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News and Notes: Acta Speaks, Again.

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Indians skipper Manny Acta: 'I want to become one of the elite six or seven' managers | Cleveland Indians - cleveland.com - - cleveland.com
Manny Acta sits down for a lengthy interview with Paul Hoynes.

The major acquisition the Indians seem to be targeting this offseason isn't a particular player, but the interest of the Cleveland sports fan. Two consecutive painful and disappointing seasons tend to drain the enthusiasm out of a fanbase, especially when this past season saw two high-profile players (Victor Martinez and Cliff Lee) get traded for prospects. And while last offseason the Indians made a splash by signing Kerry Wood to a big free agent contract, it seems extremely unlikely that type of move will happen this winter. The major moves have already been made, and aside from a couple roster decisions (Kelly Shoppach, for instance), the Indians seem content to play out the 2010 season largely with what they have.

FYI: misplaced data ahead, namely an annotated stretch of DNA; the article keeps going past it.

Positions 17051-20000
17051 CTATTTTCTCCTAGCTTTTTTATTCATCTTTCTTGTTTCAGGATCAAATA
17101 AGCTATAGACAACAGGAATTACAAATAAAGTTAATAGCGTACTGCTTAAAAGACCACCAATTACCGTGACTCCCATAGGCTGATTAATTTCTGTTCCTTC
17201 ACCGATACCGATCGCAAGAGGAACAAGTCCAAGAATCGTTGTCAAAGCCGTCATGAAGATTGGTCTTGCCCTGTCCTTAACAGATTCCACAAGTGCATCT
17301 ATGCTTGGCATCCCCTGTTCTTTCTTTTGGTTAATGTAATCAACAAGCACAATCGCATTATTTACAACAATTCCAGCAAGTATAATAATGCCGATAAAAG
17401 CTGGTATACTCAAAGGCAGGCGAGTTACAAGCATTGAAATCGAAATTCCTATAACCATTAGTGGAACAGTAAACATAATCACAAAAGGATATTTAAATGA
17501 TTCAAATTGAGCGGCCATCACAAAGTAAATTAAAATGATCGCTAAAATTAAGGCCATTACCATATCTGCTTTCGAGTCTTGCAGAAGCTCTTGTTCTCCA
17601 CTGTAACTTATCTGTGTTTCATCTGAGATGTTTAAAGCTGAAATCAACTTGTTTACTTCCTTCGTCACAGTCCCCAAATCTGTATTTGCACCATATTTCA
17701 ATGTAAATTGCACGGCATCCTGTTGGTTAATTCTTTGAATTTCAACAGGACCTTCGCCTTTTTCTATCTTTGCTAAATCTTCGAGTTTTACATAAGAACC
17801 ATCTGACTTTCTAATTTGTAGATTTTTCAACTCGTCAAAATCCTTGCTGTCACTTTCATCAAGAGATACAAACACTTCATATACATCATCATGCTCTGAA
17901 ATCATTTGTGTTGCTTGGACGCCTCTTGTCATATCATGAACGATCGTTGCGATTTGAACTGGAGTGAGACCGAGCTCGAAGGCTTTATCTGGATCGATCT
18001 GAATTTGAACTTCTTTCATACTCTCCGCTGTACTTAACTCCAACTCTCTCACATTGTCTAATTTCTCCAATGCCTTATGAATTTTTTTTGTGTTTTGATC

The biggest move the Indians make this offseason will probably be the hiring of Manny Acta as manager. And to that end, the Indians have saturated the Cleveland market with him in hopes of winning him over with the fans. He's appeared on almost every radio show, in numerous newspaper and Internet articles, and on local TV to boot. Any semi-attentive sports fan in this town has probably seen or listened to or read about Acta in the past two weeks. And, in my opinion, it's been a great PR victory for the Indians, as Acta has come across very well in every interview he's done. He's come across as very prepared, understanding in detail the particular problems that face the Indians (for instance, noting baseball's adjustments to Fausto Carmona's sinker). He's been very open about his coaching philosophies, stressing his view that a manger should base his strategies on the abilities of players on the roster, not the other way around. Because the Indians do now have a roster of athletic players, the Indians will run, which will satisfy the Smallball advocates, but if the Indians become again a team of power-hitting plodders, Acta will adjust accordingly to an Earl Weaver style of managing.

In this particular interview, Acta answers all the basic questions about his coaching philosophy, including changing lineups, avoiding a slow start, the frequency of team meetings. He also speaks at length about his career as a player, and his accession up the coaching ladder.